Narcolepsy, which affects approximately 140,000 Americans, is a neurologic disorder characterized by frequent, involuntary, episodes of sleeping during the day. Sleep attacks may occur while driving, talking, or working.


The cause of narcolepsy is unknown, but it is thought to have a genetic component. There is increasing evidence that it may be an autoimmune disorder in which the body’s own immune system attacks a very specific part of the brain.

Risk Factors

A risk factor is something that increases your chance of getting a disease or condition.

  • Family members with narcolepsy


Symptoms of narcolepsy usually start during the teenage years. Onset may range from 5 to 50 years old. Symptoms may worsen with aging, but may improve in women after menopause.

Symptoms include:

  • Excessive daytime sleepiness
  • Daytime involuntary sleep attacks
  • Unrefreshing sleep
  • Sudden loss of muscle tone without loss of consciousness (cataplexy)
  • Temporary paralysis while awakening
  • Frightening mental images that appear as one falls asleep
  • Memory problems
  • Symptoms may be triggered by:
    • A monotonous environment
    • A warm environment
    • Eating a large meal
    • Strong emotions

Brainstem—Area of Brain Related to Alertness


© 2008 Nucleus Medical Art, Inc.


The doctor will ask about your symptoms and medical history, and perform a physical exam. If narcolepsy is suspected, you may be referred to a specialist in sleep disorders.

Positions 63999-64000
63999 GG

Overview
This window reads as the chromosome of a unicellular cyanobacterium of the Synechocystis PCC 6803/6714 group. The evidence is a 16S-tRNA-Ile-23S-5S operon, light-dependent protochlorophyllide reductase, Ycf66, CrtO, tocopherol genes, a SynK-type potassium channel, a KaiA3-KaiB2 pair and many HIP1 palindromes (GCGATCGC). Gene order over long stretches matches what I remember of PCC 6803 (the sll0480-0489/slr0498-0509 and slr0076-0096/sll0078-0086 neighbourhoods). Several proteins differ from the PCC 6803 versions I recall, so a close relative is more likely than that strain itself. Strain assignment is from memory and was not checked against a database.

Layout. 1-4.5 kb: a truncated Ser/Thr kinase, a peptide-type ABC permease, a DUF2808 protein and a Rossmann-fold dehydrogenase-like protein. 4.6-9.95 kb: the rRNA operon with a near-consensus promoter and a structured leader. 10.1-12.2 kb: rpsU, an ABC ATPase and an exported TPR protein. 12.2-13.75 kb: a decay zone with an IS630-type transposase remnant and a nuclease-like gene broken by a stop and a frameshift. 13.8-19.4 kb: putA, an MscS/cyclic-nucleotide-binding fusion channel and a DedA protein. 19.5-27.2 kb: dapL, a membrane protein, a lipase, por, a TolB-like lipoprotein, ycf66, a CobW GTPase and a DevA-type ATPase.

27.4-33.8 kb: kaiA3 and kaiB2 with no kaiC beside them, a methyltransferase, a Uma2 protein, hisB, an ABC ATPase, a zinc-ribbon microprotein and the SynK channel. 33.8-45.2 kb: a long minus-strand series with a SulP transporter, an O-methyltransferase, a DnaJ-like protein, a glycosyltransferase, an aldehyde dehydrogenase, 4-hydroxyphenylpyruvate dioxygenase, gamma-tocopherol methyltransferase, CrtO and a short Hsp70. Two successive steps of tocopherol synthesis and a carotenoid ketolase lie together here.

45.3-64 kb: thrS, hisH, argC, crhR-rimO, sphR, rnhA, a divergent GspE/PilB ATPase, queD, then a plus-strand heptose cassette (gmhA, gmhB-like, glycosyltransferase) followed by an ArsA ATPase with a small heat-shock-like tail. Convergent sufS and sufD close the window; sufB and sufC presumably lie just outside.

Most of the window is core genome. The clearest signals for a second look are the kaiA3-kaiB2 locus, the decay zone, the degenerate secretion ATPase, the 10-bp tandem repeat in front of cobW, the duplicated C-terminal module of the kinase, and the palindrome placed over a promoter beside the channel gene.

Tests may include:

  • Multiple sleep latency test (MSLT)— measures the onset of rapid eye movement sleep, which occurs earlier than normal in narcolepsy
  • General sleep lab study—helps rule out other causes of daytime sleepiness. It is often performed the night before an MSLT. The following things are monitored while you sleep:
    • Brain waves
    • Eye movements
    • Muscle activity
    • Respiration
    • Heart beat
    • Blood oxygen levels
    • Total nighttime sleep
    • Amount of nighttime REM sleep
    • Time of onset of REM sleep
    • Degree of daytime sleepiness


Treatment may include:

  • Stimulant medications that increase levels of daytime alertness include:
    • Methylphenidate
    • Pemoline (requires regular blood testing for liver function)
    • Dextroamphetamine
    • Methamphetamine
    • Modafinil
  • Antidepressants—to help treat many symptoms of narcolepsy, include:
    • Cataplexy
    • Hallucinations
    • Sleep paralysis
  • Other treatment options include:
    • Planned short naps throughout the day
    • Counseling to cope with issues of self esteem
    • Wearing a medical alert bracelet or pendant


There are no guidelines for preventing narcolepsy itself. However, you can try to prevent symptoms.

  • Avoid activities that carry a risk of injury from a sudden sleep attack, such as:
    • Driving
    • Climbing ladders
    • Using dangerous machinery
  • Exercise on a regular basis.
  • Get adequate sleep at night.


Narcolepsy Network

National Sleep Foundation


BC HealthGuide

Better Sleep Council of Canada


Dauvilliers Y, Arnulf I, Mignot E. Narcolepsy with cataplexy. Lancet . 2007;369:499-511.

Feldman NT. Narcolepsy. Southern Medical Journal . 2003;96:277-82.

Narcolepsy: new understanding of irresistible sleep. Mayo Clinic Proceedings . 2001.

National Institute of Neurological Disorders and Stroke, National Institutes of Health

Last reviewed January 2008 by Rimas Lukas, MD

Please be aware that this information is provided to supplement the care provided by your physician. It is neither intended nor implied to be a substitute for professional medical advice. CALL YOUR HEALTHCARE PROVIDER IMMEDIATELY IF YOU THINK YOU MAY HAVE A MEDICAL EMERGENCY. Always seek the advice of your physician or other qualified health provider prior to starting any new treatment or with any questions you may have regarding a medical condition.

Your Health and Happiness